Those who can sing; those who like singing – Karan Madhok / @hoopistani

Pahari Noises (Or the musical muses of an unmusical fan) – Those who can sing; those who like singing

 

karaoke

There are those who can sing, and sing really well. There are sopranos, contraltos, tenors, baritones, and more. There are those that sing with a deep, hypnotic voice, and those that can crush you with a heart-wrenching falsetto. There are those who challenge the limits of human vocal chords with ease, while still staying within the perfect pitch and rhythm as required. There are those who can do all of the above, and add a little dash of special spice to their performances, too.

I am none of the above.

I am the secret singer in the company of only closest friends and family. I sing in showers and baths, in walks alone, or at the top of my voice while I brush my teeth when I hope that nobody is listening. I wouldn’t wish the sound of my braying voice on anyone (even on myself, when I hear it on record).

With one, loud and abrasive exception: karaoke.

To the chagrin of many of my friends, I absolutely love karaoke. It provides the perfect platform to belt along to my favourite songs while ignoring the norms of public social behaviour. When its karaoke-time, there are no rules.

In my book, karaoke isn’t for good singers, it’s for those who like to sing. Often times, the Venn diagram of those two qualities intersects to give a perfect set of individuals who fall under both categories. But for those like me who don’t fall under the former category, there is always karaoke to fulfil the wishes of the latter.

The genre of music doesn’t matter, just as long as it’s a song that I like enough to have on my iTunes playlist. I’m just as comfortable being R. Kelly on “Ignition (Remix)” (my usual party-starter) as I’m doing a horrible Bob Marley impression, usually “Jammin’”. I can rap along to any given Kanye West track and usually reserve Michael Jackson’s “Man In The Mirror” to end the night on an emotional (and vocally challenging) high. The woman I married adores karaoke much more than I do, so much so that she’s carried a portable karaoke set on holidays, ever ready to plug it into a screen and turn a decent party into a tamasha.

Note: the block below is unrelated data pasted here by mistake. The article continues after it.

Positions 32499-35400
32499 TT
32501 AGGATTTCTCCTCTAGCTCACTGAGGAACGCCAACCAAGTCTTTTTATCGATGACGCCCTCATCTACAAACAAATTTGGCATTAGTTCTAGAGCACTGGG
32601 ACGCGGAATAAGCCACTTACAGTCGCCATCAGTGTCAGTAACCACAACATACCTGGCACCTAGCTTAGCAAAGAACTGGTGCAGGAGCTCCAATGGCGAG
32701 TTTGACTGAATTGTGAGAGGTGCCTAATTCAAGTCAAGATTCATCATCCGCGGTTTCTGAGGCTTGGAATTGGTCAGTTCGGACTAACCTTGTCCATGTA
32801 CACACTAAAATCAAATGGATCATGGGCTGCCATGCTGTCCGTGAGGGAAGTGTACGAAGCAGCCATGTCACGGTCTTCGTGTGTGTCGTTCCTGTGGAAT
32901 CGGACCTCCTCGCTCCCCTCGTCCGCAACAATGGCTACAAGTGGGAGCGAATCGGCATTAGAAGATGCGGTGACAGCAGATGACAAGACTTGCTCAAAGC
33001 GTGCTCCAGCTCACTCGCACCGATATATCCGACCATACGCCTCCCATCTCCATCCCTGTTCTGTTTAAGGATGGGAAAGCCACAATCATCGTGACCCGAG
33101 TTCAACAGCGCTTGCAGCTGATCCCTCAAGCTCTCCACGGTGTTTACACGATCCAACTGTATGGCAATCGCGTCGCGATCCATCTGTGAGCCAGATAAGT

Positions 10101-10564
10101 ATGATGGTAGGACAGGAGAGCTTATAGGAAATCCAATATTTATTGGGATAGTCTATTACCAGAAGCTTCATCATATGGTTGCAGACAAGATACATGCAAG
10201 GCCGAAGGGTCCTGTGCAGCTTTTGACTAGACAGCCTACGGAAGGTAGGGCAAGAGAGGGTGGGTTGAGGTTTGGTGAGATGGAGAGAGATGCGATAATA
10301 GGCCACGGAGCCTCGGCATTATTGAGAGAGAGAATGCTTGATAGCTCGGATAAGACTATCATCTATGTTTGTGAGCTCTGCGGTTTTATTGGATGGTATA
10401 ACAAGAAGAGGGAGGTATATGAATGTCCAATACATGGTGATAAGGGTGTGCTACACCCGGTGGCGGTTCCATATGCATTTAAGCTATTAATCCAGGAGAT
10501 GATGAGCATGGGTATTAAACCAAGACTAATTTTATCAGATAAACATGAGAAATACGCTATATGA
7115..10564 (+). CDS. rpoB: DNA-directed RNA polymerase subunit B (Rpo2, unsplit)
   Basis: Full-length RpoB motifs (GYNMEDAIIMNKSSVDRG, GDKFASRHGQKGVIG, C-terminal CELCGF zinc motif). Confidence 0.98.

Karaoke bars are great, especially the ones where you can allow booking private rooms with your friends and truly let your spirits flow without outside disturbances or distractions. The alcohol, of course, helps, in making the singer more confident and the listener more tolerant. In India, however, most karaoke joints are in the common areas of a public bar, and many potential singers hesitate to let loose (or sound potentially awful) in front of complete strangers. For this reason, many bars hire Karaoke Jockeys (KJs), who are talented or enthusiastic singers that sing most of the songs and encourage guests to join in from time to time.

I don’t like KJs; they make for a competitive singing environment, and soon, every singer attempts to outdo each other with talent, rather than simply having fun. My solution for encouraging people is much simpler: I prefer to lower the standards of the entire gathering early in the night with my carefree, untrained voice. From then on, things can only look up.

To those who can sing: I appreciate all that you do, because without you (or without your auto-tune), I wouldn’t have any of the music that I love, the music that makes me want to sing. But please, don’t turn karaoke into another episode of ‘The Voice’. Karaoke can be the great unifying platform, where good voices and bad voices come together to form one gigantic dish of audio masala. It is the sacred space for those who like singing, whether they have the talent for it or not. Let’s keep the tamasha going as it is!

Karan Madhok is a freelance writer based temporarily out of Landour, who has a lot of music opinions and very little music knowledge. You can find him wherever you find Mutton Fried Momos. Follow him: @hoopistani

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